Mike Stevens & Raymond McLain Old Time Mojo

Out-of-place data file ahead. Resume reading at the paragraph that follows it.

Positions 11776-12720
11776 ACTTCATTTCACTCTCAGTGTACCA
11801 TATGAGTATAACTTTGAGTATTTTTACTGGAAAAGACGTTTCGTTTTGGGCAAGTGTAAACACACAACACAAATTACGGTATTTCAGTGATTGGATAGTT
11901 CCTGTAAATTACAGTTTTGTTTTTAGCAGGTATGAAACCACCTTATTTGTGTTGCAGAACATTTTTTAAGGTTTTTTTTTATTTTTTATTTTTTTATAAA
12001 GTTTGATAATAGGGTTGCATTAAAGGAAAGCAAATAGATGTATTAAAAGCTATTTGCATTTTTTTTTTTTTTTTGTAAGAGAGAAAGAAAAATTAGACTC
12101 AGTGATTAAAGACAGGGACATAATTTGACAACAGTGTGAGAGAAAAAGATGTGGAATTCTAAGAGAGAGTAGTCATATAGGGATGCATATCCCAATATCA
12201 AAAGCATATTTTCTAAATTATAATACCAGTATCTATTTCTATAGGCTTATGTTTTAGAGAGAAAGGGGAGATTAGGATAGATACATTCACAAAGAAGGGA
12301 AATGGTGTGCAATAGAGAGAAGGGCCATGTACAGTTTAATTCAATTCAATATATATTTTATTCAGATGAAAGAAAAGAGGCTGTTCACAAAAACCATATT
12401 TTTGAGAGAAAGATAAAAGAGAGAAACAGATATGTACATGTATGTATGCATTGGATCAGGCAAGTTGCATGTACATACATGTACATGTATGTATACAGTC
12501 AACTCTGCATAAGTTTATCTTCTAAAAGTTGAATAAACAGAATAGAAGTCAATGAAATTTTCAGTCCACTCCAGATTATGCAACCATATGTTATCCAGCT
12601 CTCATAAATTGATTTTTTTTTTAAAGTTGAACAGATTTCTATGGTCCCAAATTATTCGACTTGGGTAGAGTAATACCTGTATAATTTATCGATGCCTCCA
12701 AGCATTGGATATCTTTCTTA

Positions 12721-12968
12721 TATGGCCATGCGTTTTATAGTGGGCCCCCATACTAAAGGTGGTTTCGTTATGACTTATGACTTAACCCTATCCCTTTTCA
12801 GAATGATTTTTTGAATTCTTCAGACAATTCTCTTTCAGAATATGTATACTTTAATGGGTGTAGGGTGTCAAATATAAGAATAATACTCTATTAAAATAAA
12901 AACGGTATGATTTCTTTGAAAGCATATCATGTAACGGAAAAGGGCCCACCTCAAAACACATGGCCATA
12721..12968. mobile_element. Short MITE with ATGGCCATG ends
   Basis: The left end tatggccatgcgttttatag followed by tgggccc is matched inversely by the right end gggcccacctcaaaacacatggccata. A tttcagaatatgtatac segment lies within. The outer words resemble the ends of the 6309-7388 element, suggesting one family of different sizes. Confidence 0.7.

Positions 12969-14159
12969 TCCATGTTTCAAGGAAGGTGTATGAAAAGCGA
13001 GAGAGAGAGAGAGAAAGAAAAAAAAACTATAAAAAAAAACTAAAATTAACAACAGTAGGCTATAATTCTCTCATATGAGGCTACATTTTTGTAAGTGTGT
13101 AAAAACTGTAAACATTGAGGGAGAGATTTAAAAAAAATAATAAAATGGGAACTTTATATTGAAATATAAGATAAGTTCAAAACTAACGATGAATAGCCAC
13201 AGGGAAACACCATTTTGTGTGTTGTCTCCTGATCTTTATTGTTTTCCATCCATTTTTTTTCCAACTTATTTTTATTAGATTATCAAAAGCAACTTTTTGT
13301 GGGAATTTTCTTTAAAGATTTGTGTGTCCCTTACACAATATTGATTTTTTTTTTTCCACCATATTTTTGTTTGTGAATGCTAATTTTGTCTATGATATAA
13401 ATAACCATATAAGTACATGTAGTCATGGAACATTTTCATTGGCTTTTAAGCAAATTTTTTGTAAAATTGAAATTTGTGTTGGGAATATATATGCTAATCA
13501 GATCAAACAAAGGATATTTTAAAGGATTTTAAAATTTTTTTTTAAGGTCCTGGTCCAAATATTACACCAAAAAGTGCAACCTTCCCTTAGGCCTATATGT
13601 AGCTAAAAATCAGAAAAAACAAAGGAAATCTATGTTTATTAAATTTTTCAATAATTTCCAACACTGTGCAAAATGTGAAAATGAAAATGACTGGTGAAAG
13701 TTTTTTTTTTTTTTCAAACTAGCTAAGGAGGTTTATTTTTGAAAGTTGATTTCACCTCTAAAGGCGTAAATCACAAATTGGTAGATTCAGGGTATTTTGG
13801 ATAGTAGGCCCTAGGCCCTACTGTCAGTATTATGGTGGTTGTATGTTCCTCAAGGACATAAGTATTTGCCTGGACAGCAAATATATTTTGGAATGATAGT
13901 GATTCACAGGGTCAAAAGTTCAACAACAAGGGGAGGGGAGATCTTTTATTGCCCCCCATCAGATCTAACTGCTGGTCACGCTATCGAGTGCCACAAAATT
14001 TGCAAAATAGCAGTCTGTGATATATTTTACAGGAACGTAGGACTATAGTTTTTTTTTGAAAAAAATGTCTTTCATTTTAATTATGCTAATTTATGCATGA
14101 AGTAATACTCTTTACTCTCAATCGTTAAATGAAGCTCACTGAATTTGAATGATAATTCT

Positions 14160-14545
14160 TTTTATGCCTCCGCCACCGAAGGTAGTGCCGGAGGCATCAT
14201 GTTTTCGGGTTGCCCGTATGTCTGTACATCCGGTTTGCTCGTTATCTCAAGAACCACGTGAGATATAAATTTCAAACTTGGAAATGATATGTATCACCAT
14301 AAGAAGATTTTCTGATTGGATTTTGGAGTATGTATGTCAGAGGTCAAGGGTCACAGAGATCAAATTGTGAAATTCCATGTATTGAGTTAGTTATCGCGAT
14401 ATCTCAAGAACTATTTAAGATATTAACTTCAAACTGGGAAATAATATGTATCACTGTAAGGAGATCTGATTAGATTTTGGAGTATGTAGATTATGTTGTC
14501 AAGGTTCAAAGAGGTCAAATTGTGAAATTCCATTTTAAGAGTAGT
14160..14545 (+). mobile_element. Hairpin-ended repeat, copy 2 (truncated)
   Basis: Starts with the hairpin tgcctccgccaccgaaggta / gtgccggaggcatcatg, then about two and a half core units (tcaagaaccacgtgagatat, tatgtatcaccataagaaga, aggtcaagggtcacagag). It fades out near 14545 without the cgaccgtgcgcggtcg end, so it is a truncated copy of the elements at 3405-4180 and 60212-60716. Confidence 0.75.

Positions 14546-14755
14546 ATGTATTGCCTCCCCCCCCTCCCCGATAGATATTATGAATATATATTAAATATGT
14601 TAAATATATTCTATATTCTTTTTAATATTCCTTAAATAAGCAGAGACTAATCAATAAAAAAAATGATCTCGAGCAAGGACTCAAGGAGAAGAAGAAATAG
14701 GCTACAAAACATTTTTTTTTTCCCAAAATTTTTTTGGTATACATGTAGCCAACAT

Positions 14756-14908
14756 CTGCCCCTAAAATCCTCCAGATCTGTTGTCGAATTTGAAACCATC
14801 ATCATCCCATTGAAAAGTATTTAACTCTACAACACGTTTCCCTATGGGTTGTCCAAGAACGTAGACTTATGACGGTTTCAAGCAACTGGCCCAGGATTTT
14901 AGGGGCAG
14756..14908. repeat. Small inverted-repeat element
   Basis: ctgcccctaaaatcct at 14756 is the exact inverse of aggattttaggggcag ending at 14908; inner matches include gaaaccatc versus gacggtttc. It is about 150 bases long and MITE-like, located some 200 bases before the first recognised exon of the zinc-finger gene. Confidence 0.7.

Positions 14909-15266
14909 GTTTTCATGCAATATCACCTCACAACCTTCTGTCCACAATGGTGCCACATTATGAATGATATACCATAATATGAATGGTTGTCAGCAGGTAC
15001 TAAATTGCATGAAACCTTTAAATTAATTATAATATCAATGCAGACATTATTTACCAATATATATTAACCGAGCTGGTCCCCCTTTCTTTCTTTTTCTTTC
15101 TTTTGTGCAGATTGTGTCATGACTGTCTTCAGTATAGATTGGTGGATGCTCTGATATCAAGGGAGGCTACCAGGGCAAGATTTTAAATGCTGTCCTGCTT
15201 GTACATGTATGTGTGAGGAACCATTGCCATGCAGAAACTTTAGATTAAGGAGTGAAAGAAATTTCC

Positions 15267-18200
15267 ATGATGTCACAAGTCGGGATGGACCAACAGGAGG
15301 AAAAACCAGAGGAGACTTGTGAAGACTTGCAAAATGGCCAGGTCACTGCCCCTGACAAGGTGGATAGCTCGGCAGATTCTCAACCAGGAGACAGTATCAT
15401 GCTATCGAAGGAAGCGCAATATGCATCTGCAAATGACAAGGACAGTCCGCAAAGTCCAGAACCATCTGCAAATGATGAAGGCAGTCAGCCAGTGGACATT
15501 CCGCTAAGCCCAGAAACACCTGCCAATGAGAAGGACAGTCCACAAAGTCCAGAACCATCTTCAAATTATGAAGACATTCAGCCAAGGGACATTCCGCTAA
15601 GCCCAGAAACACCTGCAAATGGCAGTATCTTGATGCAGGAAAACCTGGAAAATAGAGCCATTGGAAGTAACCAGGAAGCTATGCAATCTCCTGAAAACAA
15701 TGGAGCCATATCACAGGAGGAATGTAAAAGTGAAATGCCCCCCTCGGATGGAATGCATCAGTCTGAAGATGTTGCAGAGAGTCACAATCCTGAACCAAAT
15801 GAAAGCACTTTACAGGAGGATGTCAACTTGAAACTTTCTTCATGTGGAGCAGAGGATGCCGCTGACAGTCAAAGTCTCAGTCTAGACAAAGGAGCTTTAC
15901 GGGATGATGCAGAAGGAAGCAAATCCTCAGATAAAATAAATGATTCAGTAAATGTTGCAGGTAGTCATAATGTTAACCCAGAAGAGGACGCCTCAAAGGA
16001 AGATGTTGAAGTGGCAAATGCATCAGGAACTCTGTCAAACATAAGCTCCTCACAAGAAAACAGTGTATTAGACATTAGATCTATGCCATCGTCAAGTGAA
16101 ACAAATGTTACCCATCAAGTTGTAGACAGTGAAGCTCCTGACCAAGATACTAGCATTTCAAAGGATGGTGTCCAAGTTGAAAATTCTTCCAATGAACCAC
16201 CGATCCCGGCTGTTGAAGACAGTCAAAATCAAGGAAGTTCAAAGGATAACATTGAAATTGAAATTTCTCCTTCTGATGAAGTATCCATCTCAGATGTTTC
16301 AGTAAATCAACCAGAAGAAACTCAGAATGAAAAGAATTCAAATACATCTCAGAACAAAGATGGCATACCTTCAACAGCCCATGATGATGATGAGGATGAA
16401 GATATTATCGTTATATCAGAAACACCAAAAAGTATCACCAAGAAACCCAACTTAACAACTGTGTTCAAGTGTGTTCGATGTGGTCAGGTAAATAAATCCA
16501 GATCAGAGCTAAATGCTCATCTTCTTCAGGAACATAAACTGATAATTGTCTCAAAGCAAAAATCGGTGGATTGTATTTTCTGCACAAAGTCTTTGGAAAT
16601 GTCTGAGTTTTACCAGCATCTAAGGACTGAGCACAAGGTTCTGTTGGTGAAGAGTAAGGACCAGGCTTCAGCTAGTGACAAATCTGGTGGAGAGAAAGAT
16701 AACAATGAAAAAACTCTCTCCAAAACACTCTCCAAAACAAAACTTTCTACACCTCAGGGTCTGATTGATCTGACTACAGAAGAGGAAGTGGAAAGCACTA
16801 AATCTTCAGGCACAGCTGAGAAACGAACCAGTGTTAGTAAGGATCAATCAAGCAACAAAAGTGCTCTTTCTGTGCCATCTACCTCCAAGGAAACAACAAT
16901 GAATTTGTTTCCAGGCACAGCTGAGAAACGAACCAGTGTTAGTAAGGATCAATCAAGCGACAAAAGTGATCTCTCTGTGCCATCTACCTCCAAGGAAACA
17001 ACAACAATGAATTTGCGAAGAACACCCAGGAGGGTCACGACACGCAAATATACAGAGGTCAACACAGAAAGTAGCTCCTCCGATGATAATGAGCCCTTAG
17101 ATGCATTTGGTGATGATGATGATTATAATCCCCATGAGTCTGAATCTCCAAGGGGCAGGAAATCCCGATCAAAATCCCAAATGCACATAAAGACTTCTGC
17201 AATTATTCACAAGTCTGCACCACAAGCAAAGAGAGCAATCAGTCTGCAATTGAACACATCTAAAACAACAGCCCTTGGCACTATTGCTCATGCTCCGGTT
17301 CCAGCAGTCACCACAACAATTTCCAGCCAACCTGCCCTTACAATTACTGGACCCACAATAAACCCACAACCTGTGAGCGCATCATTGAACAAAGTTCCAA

They boast "pushing bluegrass boundaries,” and sure, the album has a transcendent quality. Stevens and McLain deliver the goods like few around the fire can. The album was recorded live off the floor through vintage microphones and pre-amps. They’re loyal to the old time sound, but they don’t let it limit them. Stevens’s harmonica is articulate and animated to the point of absurdity. His innovative style drives the record. McLain’s banjo is in duel mode the whole time, but his tenor voice is pure tenderness. By turns, the boys warm your soul and wear holes in your dancing shoes. Much of the "mojo” on this album is drawn from the public domain files. From the spiritually rich "I Am a Pilgrim,” to the lonesome "In the Pines,” Stevens and McLain interpret old favourites and make them new again. Their rendition of Chuck Berry’s "Johnny B. Goode” sounds right at home in its honky-tonk adornments and stands out among the giants, though it’s too bad it’s the only cover. And true, there were times I longed for more grit, more sorrow; the music is so damn happy even when it’s sad. But Stevens and McLain are here for a good old time, and you can hardly blame them, the mojo’s got ‘em. (Borealis)